Wednesday, September 30, 2009
The fear of the LORD ??
"The fear of the Lord is the beginning of wisdom ..."
It always bugs me when preachers quote Proverbs 1:7 and then say that this means to reverence God. What does that mean, anyway, "to reverence?" I think that whole concept is out of reach for most of us.
Now the opposite: we're told not to fear evil or the evil one. Does that mean we're not to give him reverence? No. It means we're not to be afraid of him.
What's wrong with being afraid of God anyway?
When I read of His appearance in Revelation and think of Him coming in judgment and I picture the possibility of me burning in Hell and the smoke of my torment rising up forever and ever, I am terrified. My heart is humbled in appreciation that He loves me and has released me from my sins by His blood.
When I think of the possibility of Him deciding to be against me - against my life, against my success, against my relationships, against my future, it scares me to death. I never want Him to be set against me. What more terrible opponent could a man have?
I Samuel 12:15
"If you will not listen to the voice of the LORD, but rebel against the command of the LORD, then the hand of the LORD will be against you, as it was against your fathers." How can any man survive if God's hand is against him? No matter where you swim, you'll be washed downstream.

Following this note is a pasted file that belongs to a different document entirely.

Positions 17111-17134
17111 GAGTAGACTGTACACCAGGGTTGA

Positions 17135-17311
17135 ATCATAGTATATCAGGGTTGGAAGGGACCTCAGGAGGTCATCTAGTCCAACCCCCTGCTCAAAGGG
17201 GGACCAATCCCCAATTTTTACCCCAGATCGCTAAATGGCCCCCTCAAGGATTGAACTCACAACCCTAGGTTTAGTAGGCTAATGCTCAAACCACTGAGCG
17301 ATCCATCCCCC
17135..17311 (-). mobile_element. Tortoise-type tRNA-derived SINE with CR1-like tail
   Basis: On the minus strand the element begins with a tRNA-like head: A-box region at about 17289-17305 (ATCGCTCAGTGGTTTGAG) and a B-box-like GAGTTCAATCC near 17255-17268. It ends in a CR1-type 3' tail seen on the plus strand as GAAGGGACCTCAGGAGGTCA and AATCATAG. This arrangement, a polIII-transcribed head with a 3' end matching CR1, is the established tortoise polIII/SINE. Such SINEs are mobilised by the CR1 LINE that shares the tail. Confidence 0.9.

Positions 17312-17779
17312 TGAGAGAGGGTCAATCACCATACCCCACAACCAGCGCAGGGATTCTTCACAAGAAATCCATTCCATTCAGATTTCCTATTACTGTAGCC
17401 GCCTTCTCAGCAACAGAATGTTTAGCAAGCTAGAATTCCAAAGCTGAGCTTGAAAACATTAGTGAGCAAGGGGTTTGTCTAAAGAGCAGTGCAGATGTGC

When I think that He has the power, the authority, the right to do whatever He wants with my life: to bless me or to crush me, I am simultaneously afraid and filled with trust.
When I understand that were I to be unfaithful to my wife, that He would destroy my relationship with my wife and family, destroy my business, ruin my life - and that He can do that with just a thought, I am humbled into sobriety.
When I read about sowing and reaping, and then read that He is no respecter of persons, I understand that He has determined that I do not have a favored child status. I cannot begin to think that If I do evil, He will look the other way. If I do evil, evil will come upon me. I am afraid of the possibility of that happening to me.
Yes, I am afraid of God. At the same time I know I am His child: forgiven, cleansed, freed from law by grace, blessed, kept from sin. Blessed because He chose to bless me (I Peter 3:9). Kept because I have asked Him to keep me (Jude 24). I have asked Him to keep me because the alternative is way too frightening for me.